Summit News

Ailing U.S. cities unlikely to go bankrupt

NEW YORK (Reuters) - Cities and local governments that are struggling with gaping budget holes are unlikely to resort to bankruptcy, but they may have to sit down with bondholders to restructure their debt, restructuring experts said on Wednesday.

The city of Vallejo in California and a toll road operator in South Carolina are among the few to file for bankruptcy under Chapter 9, the part of the bankruptcy code for government entities.

"You look at these budgets and it looks pretty daunting if you look at all their obligations, pensions plus other things," Steven Smith, the global head of restructuring for UBS AG UBS.NUBSN.VX, told the Reuters Restructuring Summit in New York.

Hit by falling tax revenue and added demand on services, some cities are turning to their states for help. Pennsylvania’s capital city, Harrisburg, asked last week to be put into a special state program for distressed cities.

Budget deficits and tapped out taxpayers probably mean painful adjustments, creating work for turnaround advisers.

Jay Goffman, who heads the restructuring practice at Skadden, Arps, Slate, Meagher & Flom, said that while some cities were likely considered “too big to fail” he thought the White House was probably politically unable to bail out local governments.

Instead, he expected cities to resort to out of court restructurings.

“You have to sit down with bondholders,” said Goffman, who has made a name for pioneering faster bankruptcies and restructurings.

The work would not be that different from overhauling a badly broken company, he said, with many of the same professionals and legal tactics.

Goffman and others thought the more drastic option of bankruptcy was less likely, although it would give cities and local governments the ability to break contracts and recast their debt.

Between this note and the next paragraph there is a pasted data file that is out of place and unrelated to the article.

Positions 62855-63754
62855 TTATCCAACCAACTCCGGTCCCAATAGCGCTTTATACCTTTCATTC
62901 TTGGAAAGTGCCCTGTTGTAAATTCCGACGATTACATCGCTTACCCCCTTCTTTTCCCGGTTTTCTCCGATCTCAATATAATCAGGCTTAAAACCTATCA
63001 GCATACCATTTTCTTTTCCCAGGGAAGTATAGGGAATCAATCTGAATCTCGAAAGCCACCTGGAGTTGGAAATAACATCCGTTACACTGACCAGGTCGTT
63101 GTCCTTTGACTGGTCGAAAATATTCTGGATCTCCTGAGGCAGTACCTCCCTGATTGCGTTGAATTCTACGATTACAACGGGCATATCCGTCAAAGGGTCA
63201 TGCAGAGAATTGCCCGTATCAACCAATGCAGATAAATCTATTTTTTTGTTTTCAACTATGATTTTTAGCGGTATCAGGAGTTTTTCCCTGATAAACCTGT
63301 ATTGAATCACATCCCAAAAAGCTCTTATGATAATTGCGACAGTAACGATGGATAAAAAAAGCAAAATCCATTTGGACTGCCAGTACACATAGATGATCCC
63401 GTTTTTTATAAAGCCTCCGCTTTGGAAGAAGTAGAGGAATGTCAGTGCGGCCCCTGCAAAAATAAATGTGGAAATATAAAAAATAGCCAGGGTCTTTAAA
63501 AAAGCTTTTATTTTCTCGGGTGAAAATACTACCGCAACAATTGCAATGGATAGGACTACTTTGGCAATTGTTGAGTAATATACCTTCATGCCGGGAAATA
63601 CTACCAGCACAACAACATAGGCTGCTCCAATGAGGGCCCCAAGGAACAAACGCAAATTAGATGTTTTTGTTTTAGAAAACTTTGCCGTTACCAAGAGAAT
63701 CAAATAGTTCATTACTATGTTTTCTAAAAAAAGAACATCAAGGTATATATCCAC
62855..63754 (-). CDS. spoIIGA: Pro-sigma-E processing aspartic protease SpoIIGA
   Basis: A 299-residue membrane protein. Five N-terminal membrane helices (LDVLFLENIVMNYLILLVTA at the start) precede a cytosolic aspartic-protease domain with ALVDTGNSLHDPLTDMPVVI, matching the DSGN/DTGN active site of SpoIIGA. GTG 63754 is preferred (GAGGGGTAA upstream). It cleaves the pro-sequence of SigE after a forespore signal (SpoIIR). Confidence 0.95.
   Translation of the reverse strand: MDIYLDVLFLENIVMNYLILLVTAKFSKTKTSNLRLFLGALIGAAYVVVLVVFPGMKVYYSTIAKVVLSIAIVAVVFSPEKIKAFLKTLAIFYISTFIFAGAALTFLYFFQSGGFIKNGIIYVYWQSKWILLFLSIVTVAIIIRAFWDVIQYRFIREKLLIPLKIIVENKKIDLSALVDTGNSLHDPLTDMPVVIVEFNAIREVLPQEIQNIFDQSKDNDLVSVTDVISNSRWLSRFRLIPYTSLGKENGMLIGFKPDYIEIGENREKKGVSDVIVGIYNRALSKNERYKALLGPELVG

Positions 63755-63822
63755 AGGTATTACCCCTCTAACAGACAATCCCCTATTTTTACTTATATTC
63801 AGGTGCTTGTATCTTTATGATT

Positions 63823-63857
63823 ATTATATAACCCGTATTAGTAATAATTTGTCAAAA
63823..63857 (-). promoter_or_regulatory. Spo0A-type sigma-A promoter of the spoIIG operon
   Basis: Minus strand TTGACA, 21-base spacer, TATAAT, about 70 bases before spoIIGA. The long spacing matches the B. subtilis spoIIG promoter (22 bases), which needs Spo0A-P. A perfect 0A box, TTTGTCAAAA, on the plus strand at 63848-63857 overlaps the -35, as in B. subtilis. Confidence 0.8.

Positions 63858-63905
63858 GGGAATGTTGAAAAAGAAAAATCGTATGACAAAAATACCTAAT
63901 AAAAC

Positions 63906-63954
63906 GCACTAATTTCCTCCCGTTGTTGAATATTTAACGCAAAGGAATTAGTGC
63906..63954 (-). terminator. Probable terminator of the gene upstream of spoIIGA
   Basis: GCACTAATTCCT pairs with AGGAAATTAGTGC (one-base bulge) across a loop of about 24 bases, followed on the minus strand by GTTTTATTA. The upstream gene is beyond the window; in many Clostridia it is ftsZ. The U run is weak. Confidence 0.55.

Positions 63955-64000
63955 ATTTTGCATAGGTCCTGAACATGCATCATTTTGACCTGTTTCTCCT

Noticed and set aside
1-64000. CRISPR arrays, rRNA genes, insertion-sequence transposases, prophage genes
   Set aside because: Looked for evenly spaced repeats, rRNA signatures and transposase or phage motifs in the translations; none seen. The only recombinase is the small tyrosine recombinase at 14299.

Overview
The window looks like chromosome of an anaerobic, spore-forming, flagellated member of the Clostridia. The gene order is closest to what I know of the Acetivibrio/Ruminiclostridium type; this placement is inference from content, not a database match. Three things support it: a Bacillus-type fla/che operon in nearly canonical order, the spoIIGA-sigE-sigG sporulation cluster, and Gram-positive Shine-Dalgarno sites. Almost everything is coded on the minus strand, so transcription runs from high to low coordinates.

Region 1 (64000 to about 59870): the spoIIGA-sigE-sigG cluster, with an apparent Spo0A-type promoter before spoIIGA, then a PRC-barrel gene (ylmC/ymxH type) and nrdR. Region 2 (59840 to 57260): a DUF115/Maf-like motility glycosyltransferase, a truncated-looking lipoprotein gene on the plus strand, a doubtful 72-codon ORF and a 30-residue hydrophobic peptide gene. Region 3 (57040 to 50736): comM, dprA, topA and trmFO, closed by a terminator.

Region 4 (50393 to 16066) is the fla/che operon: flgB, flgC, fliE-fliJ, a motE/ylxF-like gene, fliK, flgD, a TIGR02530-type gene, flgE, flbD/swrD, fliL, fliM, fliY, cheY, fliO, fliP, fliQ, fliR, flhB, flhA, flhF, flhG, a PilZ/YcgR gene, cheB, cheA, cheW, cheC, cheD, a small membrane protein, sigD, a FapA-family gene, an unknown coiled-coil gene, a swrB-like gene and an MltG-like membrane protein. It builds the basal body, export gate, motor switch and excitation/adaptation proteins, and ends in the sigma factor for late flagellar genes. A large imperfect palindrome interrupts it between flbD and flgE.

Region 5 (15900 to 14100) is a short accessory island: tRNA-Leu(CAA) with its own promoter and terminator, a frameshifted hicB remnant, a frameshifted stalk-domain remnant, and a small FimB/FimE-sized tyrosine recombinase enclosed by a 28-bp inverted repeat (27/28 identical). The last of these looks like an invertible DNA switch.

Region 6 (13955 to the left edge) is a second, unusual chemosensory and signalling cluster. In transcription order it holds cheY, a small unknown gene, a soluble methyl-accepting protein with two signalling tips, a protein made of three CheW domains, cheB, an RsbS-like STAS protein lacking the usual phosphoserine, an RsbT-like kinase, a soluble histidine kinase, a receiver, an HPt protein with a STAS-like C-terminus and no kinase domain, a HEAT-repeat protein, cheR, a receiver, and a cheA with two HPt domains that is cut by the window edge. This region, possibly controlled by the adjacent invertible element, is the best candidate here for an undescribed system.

“I just don’t think there is much appetite to see cities go bankrupt,” said Smith.

James Sprayregen, who heads the restructuring practice at law firm Kirkland & Ellis, said he saw several obstacles to small governments seeking relief from debts in court. “The problem is they have the power to tax.”

Filing for bankruptcy also is complicated for governments, and many states do not have the provisions in place to allow local governments to seek Chapter 9 protection, he said.

Still, many restructuring professionals have begun to pitch their services to hobbled cities and regional governments, particularly as work dries up for turning around companies. It is likely to be an area of active work for specialized consultants.

“There may be whole teams of people who will develop experience the average restructuring person is not well suited to do. Muni is a really different animal,” Smith told the Reuters summit.

One big obstacle is likely to be the cost.

Professional fees can run well over $800 per hour for top talent and Lehman Brothers’ tab for its bankruptcy will soon top $1 billion for its accountants, advisers and lawyers.

“You talk about the numbers in Lehman and the numbers can be staggering,” said Goffman, who said politics would make municipal restructuring very tough.

“There’s a high cost to this. That becomes a very tricky issue when you have to tell people who aren’t making much money they have to give up benefits and they have to cut costs.”

Reporting by Tom Hals; Additional reporting by Joan Gralla. Editing by Robert MacMillan, Bernard Orr